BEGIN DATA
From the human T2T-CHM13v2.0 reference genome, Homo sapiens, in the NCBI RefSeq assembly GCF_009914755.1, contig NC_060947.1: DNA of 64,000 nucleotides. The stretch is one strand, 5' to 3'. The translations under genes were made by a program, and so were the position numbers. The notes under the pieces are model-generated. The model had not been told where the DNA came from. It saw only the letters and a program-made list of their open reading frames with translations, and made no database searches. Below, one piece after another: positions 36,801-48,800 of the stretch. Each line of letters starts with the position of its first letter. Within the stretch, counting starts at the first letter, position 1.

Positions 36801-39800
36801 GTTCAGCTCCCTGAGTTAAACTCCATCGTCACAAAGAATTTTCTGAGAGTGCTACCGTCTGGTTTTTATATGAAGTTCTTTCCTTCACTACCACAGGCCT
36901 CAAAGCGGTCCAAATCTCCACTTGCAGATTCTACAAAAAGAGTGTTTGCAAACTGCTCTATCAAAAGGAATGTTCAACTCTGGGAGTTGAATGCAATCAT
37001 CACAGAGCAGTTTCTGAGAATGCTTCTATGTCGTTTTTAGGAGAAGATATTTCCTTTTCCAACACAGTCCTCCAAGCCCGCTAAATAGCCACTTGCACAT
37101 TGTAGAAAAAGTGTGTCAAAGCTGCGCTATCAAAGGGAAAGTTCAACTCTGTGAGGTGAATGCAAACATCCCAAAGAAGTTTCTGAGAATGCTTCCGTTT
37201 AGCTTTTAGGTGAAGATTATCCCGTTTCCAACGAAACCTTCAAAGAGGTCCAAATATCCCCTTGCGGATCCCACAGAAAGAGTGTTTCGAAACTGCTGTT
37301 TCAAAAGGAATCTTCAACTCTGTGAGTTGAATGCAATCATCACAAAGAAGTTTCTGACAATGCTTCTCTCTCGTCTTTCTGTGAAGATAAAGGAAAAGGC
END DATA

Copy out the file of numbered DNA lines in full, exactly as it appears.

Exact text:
From the human T2T-CHM13v2.0 reference genome, Homo sapiens, in the NCBI RefSeq assembly GCF_009914755.1, contig NC_060947.1: DNA of 64,000 nucleotides. The stretch is one strand, 5' to 3'. The translations under genes were made by a program, and so were the position numbers. The notes under the pieces are model-generated. The model had not been told where the DNA came from. It saw only the letters and a program-made list of their open reading frames with translations, and made no database searches. Below, one piece after another: positions 36,801-48,800 of the stretch. Each line of letters starts with the position of its first letter. Within the stretch, counting starts at the first letter, position 1.

Positions 36801-39800
36801 GTTCAGCTCCCTGAGTTAAACTCCATCGTCACAAAGAATTTTCTGAGAGTGCTACCGTCTGGTTTTTATATGAAGTTCTTTCCTTCACTACCACAGGCCT
36901 CAAAGCGGTCCAAATCTCCACTTGCAGATTCTACAAAAAGAGTGTTTGCAAACTGCTCTATCAAAAGGAATGTTCAACTCTGGGAGTTGAATGCAATCAT
37001 CACAGAGCAGTTTCTGAGAATGCTTCTATGTCGTTTTTAGGAGAAGATATTTCCTTTTCCAACACAGTCCTCCAAGCCCGCTAAATAGCCACTTGCACAT
37101 TGTAGAAAAAGTGTGTCAAAGCTGCGCTATCAAAGGGAAAGTTCAACTCTGTGAGGTGAATGCAAACATCCCAAAGAAGTTTCTGAGAATGCTTCCGTTT
37201 AGCTTTTAGGTGAAGATTATCCCGTTTCCAACGAAACCTTCAAAGAGGTCCAAATATCCCCTTGCGGATCCCACAGAAAGAGTGTTTCGAAACTGCTGTT
37301 TCAAAAGGAATCTTCAACTCTGTGAGTTGAATGCAATCATCACAAAGAAGTTTCTGACAATGCTTCTCTCTCGTCTTTCTGTGAAGATAAAGGAAAAGGC